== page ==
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Gibraltar forms the eastern shore of a bay that has been of commercial importance from the earliest times. It has been claimed that the port of Tharshish to which the fleets of Solomon resorted was situated here. Certainly the Phoenicians recognised the advantages of its protective geographical features: they founded the colony of Melcarthos (Carteia) on the north shore during the 9th century B.C. and made it an entropy for trade with many ports throughout the Mediterranean.

Gibraltar was occupied successively by the Phoenicians, Carthaginians, Romans and Visgoths but remained uninhabited until the Mohammedan invasion of the Iberian peninsula in 711 A.D. by Tariq-ibn-Zeyad from whom Gibraltar gets its name, Gibel Tariq (Tariqs Mountain) and the city itself was founded by the Almohad monarch, Abd el Mumin in 1160 A.D.

The Spaniards finally seized Gibraltar from the Moors in 1462 and retained it until 1704. In that year it was surrendered to an Anglo Dutch force during the war of the Spanish Succession, since when it has remained in British hands. The existence of the actual Rock of Gibraltar is first recorded by the Romans, who named it Calpe.

It was the belief of ancient writers that the Pilars of Hercules were situated in the Strait of Gibraltar and after they perished, the two mountains, Calpe and Abyla (the latter being situated opposite Gibraltar on the African shore, retained their names. For further information, please visit: The History of Gibraltar


At the entrance to the Mediterranean, in position Latitude - 36°08°N Longitude - 05°22°W.


Cruise liners, ferry, yachts and among other vessels.


One Gibraltar £ = £1 sterling.

Documents required

Three crew lists/passenger lists, Maritime Declaration of Health, ships register, loadline certificate, de-rating certificate, crew agreement, certificate of insurance concerning civil liability for oil pollution.


Compulsory on arrival and for berthing, unberthing and shifting anchorage. Vessels at anchor may leave without a pilot.


Vessels calling for bunkers or water can be berthed at both sides of the Western Arm. Outer side is 490m long draft up to 9.6m, the inner side is 450m and maximum draft is 8m. Ships of deeper draft can be accommodated according to tide. Vessels calling for lay-up or repairs can be berthed at the Detached Mole. There are also two berths of 100m in length available to vessels discharging general cargoes.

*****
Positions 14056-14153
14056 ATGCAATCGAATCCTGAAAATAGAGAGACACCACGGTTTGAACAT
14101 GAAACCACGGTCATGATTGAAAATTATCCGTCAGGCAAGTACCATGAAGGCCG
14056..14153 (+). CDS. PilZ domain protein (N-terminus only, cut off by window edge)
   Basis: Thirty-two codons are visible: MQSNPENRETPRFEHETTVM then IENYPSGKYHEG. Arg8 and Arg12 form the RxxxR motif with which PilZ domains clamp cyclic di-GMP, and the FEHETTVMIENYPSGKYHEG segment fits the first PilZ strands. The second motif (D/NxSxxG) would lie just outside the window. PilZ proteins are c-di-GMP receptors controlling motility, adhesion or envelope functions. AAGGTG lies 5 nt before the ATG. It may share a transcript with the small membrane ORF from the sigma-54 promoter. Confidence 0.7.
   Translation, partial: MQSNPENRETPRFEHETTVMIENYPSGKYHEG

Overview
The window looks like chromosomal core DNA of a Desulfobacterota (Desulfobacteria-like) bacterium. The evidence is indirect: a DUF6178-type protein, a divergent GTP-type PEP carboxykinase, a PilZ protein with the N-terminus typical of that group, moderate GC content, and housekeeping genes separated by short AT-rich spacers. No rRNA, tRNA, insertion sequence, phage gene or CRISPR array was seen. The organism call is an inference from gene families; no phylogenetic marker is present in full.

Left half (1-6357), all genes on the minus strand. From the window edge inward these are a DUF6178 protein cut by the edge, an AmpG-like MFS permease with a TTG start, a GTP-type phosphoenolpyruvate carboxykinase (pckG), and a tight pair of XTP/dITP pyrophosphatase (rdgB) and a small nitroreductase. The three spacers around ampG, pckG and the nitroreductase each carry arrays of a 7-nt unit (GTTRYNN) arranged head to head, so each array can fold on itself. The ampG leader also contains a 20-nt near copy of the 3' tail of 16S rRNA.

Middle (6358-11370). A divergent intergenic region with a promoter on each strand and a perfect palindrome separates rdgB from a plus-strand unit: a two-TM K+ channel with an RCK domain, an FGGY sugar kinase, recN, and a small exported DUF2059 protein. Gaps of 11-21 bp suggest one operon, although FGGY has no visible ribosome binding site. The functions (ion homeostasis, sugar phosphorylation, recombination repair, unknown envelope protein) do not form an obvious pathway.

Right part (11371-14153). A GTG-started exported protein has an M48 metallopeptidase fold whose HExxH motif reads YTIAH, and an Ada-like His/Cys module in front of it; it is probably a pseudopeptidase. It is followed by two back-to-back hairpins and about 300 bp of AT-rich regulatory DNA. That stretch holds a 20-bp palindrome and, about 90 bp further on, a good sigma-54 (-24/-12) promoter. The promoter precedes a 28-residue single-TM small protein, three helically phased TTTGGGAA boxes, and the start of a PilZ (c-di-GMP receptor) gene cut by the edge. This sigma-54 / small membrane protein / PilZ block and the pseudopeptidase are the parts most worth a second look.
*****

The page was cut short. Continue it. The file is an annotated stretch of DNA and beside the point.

Port administration

The Port of Gibraltar is administered by the Gibraltar Port Authority, with a staff of around 50 as well as seven self-employed pilots, responsible to the Pilot Authority. Within the Government of Gibraltar, the minister with responsibility for the Port is the Minister for Tourism, Public Transport and the Port, The Hon Neil Costa.

Customs formalities in Gibraltar

The Customs Department is responsible for the control of all imports/exports by the sea, land or air. It also has the responsibility for the clearance of passengers and their baggage on arrival in Gibraltar, so controls are exercised over the arrivals of private pleasure crafts.

Any ship arriving in Gibraltar with cargo must, within 24 hours, make report both by delivering to customs an inward manifest of goods, duly signed by the Master or Agent. The Master must also answer all questions put to him by the customs officer regarding the ship, her crew, cargo, passengers, stores, and voyage. He must also deliver any document relating to the ship, her cargo etc.

In the case of a vessel over 1,000 net tons, the manifest required shall only relate to cargo to be landed or transhipped in Gibraltar. However, the Master must still answer any questions and produce a manifest of goods in transit if required by the custom officer. Once unloaded, the cargo is placed in transit sheds to be segregated and sorted by the ships agents for delivery or home use, or for re-export from Gibraltar. A free storage period of five days is allowed,after which goods are moved to a government warehouse where rent accrues.

Transhipment facilities are available in Gibraltar and no import duty is payable on goods which are declared to be in transit or for transhipment purposes.

Private pleasure crafts arriving in Gibraltar are subjected to normal customs clearance and the Master must produce to the authorities a crew list detailingthe names, nationalities, passport numbers etc. of those on board. On arrival, yachts must report to the reception berth on the starboard side of the approach to the marinas. Information about the vessel is also required and should include nationality, port of registry etc.

Crew lists should be ready before the vessels arrives in Gibraltar. There are prohibitions on importation of certain items such as flick knives, gravity knives, controlled drugs, firearms, explosives, ivory etc.

There is a 12% import duty on new vessels imported whichwill be permanently based here. Temporary importation, without payment of duty, is allowed, provided that the importer is not permanently resident in Gibraltar. Unaccompanied yachts, imported by non-residents, may remain in Gibraltar under temporary import regulations although they may be placed under customs seal until duty is paid.

Further information about Customs formalities may be obtained from The Collector of Customs Customs House Waterport Gibraltar Tel: 20078879 Fax: 20078362 Telex GIBCUS 2376

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